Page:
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I bought a boat lift from a guy years ago. He offered to pull me through his floating type course when I was there. As it turns out, it was 8-12" narrow. It was a total shit show for me. I missed my opener, shortened anyhow, and missed -28 3 times in a row. Hadn't missed that line length in 10 years prior! Funny part was that he always bragged that his kid could run crazy line lengths, but never ran his opener in tournaments.

 

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@pcmcon729 and people wonder why I dismiss big practice scores...

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I have a friend i ski with and he has a floating course. You can drive by the course in a car and see the pipes are bent from current on one side of the course sometimes 10'. It makes distance between bouys wrong and messes me up so bad. He runs great on it. The sad part is he runs just as good in tournaments. fyi he is a pro.

 

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@horton If you were trying to learn a new pass, and assuming it was just as easy to set up either, would you say that it would be better to move in the buoys or to length the rope, say 6 inches whichever choice you make. And once you make that choice, would that choice be better or slowing the boat down say three clicks? Six clicks?

Lpskier

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I think having a slightly longer rope (between 2 sections). For me (I am heavy at 210lbs wish) slowing the boat makes it harder to swing out and glide...

 

The problem with pulling the buoys in is that we are so formatted to the regular side that we still turn where the normal buoy should be instead of adjusting to the new location...

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@rico when I did it last year I was in a hurry and as you know the buoys may not have moved as far as we had hoped. all those buckets are still on the bottom of the lake so when we really get cranking this summer we're going to have to try it again.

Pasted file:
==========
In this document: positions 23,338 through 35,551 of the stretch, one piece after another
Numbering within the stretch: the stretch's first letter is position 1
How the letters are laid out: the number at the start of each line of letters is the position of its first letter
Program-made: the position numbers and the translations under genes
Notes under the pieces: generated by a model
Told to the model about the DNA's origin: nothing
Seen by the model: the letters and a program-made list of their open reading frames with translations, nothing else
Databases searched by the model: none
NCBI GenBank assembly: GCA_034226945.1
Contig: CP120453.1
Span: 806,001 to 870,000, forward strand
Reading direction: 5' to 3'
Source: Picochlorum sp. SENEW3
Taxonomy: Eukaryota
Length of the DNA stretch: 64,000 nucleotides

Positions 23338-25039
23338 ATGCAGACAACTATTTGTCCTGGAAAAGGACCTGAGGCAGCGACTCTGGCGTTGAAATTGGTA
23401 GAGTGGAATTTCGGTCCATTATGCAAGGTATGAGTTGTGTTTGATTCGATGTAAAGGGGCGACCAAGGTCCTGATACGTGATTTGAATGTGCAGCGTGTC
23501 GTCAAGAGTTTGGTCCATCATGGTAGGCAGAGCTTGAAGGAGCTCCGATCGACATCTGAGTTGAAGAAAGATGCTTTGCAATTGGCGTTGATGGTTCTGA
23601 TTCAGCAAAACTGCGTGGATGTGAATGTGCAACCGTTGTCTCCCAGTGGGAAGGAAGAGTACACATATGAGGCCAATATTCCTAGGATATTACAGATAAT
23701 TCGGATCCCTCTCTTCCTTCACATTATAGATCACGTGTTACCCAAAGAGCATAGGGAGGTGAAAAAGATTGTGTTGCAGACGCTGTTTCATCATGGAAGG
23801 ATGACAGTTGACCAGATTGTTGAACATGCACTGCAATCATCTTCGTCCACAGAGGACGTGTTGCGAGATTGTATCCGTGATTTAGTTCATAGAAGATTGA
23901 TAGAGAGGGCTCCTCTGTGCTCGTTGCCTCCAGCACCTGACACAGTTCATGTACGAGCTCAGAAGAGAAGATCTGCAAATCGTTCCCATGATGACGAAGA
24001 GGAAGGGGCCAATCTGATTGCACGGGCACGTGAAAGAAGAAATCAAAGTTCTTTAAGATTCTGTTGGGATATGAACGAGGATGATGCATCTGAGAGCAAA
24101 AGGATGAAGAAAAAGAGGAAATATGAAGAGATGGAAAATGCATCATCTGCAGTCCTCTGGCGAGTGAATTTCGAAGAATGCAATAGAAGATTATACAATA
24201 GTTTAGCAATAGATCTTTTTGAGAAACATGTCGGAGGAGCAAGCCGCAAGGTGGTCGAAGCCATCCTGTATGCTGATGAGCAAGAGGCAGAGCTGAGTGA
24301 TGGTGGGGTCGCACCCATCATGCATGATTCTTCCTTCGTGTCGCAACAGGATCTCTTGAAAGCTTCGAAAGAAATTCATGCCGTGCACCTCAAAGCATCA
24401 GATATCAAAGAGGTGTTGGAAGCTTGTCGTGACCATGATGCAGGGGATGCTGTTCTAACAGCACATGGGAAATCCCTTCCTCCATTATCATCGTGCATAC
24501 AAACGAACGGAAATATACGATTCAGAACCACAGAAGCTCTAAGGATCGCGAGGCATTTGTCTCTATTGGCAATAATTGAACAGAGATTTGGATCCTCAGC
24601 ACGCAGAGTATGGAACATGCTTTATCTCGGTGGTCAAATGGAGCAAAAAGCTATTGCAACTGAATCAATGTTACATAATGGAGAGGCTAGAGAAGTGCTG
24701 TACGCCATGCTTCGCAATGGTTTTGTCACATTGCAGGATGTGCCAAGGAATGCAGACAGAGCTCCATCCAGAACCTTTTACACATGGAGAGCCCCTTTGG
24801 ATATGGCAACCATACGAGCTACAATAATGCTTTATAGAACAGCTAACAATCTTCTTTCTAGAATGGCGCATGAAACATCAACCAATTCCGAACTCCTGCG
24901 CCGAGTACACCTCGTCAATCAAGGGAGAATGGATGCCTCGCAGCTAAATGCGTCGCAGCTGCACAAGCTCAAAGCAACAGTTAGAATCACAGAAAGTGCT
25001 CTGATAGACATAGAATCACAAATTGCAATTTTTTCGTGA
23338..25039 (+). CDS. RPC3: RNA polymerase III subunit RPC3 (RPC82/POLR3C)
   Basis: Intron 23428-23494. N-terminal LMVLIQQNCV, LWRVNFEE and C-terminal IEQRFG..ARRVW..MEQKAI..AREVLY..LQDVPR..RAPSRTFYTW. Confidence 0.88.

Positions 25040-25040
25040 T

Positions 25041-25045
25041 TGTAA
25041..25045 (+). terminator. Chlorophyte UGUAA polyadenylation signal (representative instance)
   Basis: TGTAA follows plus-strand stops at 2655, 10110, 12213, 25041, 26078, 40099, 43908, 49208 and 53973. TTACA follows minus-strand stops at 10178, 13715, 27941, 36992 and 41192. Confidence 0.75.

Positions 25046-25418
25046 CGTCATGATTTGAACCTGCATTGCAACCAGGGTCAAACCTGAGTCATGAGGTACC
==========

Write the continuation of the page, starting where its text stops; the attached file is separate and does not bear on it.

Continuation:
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I built a portable course awhile back and screwed up the length of the triangle due to a bad calc. I think it ended up being 12” short between each section. It was nearly impossible to ski. Your turns had to be so quick. Pretty much everyone could run only one pass or two at the most.
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Back in my men 2 days, I had just gotten a new Schnitz fin. I was vacationing on a houseboat and my buddy and I found a course to ski on. Went down the line ran 38, then ran 39. I praised the heavens that I FINALLY found the secrets sauce. Then my buddy skied, a 2@35 skier, ran 38...

 

Measured the course, almost 2 feet narrow ?

 

I skied better with the fin, just not that good!

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@Zman distance from Ball to Ball is not really nearly as critical as course width. From center line to the ball is 37' 8 3/4". Changing the width of the course makes a huge difference.

 

Remember that the difference between 38 off and 39 1/2 off is about 19 1/2inches or 1/2 meter. For a skier like me that 19" might as well be a million miles.